Next up was Josh Hartnett and the always luminous Lucy Liu talking about “Lucky Number Slevin”. Liu said she was still working with Universal on the long awaited Charlie Chan project, conceding that “it’s not resembling the movie we began with. We are still trying to get the script right.” Surprisingly despite a busy schedule she said she would not rule out another “Charlie’s Angels” script. “i’d love to work with those guys again as it was so much. But obviously that’s up to the powers that be.” As for Hartnett he’s excited about “The Black Dahlia” and says he loved working with De Palma “and playing a fedora wearing forties character.”

While “The Proposition”, the intense Australian Western drama, has been and gone in its native Australia, the film was still getting a lot of buzz for the film’s U.S premiere at Sundance. This vivid, powerful film is set in the outback of 1880s Australia, with yet another gunfight between the police and a gang of outlaws leaving carnage in its wake. Charlie Burns (Guy Pearce) and his brother Mikey (Richard Wilson) are captured by Captain Stanley (Ray Winstone). Their psychopathic brother, Arthur (Danny Huston), is hiding somewhere in the bush; all three are wanted for a brutal crime. Stanley makes Charlie a devastating proposition in an attempt to bring an end to the cycle of bloody violence. Unlik the classic American western, The Proposition blurs good and evil and does not present us with stereotypical stock figures. From an exquisitely taut and sharp script by Nick Cave, and the beautifully realised direction of John Hilcoat, “The Proposition” is truly a mesmerising and captivating work, a masterpiece of filmmaking that captures the pure essence of the harsh Australian landscape, brutal io its desolate beauty. Featuring wonderful performances by Pearce, Huston and a fabulous Ray Winstone, this film is bound to attain critical raves and respectable box office when First Look Releasing releases The Proposition in select US cities in May.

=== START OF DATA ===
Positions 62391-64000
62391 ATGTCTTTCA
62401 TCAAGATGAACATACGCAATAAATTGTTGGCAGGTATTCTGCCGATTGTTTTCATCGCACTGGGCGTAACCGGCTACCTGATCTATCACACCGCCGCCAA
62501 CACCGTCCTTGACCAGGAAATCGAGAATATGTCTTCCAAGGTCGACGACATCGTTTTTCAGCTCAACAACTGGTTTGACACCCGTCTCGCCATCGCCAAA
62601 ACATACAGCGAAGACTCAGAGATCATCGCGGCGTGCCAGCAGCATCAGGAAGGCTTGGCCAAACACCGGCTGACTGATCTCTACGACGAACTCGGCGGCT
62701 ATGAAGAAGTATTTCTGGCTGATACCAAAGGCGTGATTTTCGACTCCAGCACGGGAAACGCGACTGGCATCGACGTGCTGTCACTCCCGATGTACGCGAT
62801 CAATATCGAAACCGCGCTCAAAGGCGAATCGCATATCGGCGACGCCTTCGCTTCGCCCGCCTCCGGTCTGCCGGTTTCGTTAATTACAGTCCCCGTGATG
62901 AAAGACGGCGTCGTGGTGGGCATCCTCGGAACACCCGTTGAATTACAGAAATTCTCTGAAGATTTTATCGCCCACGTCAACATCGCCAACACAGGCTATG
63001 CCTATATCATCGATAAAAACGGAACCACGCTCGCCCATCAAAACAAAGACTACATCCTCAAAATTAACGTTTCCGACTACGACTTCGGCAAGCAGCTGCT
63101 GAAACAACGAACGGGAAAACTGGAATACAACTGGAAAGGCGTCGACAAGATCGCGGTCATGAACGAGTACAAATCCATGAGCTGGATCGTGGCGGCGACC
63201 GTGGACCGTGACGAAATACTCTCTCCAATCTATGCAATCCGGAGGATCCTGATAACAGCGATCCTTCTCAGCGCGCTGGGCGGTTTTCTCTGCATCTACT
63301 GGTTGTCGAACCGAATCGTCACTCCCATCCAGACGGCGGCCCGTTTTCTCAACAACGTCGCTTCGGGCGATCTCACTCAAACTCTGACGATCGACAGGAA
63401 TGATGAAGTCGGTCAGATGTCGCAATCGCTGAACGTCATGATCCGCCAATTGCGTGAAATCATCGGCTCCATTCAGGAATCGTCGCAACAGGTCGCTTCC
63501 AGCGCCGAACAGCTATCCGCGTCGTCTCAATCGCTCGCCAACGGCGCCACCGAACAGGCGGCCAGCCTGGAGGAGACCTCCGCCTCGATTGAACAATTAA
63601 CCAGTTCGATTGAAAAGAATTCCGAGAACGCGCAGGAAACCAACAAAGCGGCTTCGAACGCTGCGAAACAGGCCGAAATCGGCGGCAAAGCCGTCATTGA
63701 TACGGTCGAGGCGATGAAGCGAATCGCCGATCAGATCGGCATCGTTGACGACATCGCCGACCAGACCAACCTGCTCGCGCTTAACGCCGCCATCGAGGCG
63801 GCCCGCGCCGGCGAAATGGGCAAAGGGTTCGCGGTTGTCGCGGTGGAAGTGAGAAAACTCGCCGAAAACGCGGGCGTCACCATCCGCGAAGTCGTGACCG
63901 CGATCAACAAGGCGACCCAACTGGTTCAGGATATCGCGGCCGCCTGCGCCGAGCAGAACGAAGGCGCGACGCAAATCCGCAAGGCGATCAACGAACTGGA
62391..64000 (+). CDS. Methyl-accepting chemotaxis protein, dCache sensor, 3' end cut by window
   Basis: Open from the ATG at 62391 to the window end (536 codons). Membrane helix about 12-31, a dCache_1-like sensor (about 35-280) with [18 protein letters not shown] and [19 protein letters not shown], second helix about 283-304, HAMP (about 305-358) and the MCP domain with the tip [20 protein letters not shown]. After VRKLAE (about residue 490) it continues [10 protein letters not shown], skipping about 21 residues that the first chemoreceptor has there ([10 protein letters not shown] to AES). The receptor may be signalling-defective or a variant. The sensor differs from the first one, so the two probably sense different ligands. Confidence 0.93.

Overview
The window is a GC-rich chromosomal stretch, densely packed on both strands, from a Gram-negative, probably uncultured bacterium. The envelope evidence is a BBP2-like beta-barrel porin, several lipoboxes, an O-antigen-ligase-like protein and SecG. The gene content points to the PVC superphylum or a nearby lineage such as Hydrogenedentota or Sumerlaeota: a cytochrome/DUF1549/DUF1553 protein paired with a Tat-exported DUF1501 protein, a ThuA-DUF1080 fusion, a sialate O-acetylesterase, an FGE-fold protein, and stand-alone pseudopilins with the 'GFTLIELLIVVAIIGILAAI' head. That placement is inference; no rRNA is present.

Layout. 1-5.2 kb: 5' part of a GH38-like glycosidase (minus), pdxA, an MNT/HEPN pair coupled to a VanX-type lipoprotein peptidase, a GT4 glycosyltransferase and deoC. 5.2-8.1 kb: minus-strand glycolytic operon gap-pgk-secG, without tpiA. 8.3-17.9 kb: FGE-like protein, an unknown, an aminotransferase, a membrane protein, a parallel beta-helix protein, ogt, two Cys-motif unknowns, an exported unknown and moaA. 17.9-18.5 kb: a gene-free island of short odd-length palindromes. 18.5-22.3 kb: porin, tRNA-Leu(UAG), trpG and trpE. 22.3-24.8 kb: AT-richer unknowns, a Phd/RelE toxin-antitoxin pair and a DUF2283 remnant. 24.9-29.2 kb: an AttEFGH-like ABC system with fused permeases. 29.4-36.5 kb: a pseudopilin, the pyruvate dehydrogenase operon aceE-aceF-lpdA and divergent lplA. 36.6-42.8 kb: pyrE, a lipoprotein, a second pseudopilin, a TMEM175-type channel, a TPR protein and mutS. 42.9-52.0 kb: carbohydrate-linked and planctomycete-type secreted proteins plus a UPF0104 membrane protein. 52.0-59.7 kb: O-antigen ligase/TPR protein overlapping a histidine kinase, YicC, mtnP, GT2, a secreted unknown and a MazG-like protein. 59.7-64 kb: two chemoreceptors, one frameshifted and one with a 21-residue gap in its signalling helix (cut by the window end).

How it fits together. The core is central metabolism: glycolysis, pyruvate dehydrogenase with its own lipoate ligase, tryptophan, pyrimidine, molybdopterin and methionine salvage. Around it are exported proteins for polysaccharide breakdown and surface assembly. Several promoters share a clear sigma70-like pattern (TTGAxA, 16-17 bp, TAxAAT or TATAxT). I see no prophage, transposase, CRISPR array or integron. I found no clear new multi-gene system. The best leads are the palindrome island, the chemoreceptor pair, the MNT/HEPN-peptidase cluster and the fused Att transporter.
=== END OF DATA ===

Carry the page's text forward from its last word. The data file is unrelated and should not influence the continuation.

The films at Sundance one savours are those that creep up on you with few pre-expectations and mostly these are competition films. “The Hawk is Dying” is such a film. Based on the Harry Crew novel, the magnificent Paul Giamatti stars as a Gainesville Florida auto upholsterer who attempts to subvert his mundane life by training a wild, red-tailed hawk, and in doing so, try and bring added meaning into the life of his mentally handicapped nephew. This is a haunting, lyrical work, beautifully directed by Julian Goldberger and featuring a spectacular performance by Giamatti.

“Half Nelson” was also a film to savour, featuring a richly layered performance by Ryan Gosling as an English teacher addicted to cocaine, trying to remain afloat through his relationship with his 13-year old African-American student. Hauntingly eloquent and honest, here is another Sundance film to watch out for.

Sundance is defined, as always, by its diversity, and that is what this Indie film festival is al about. Finally, there are the awards.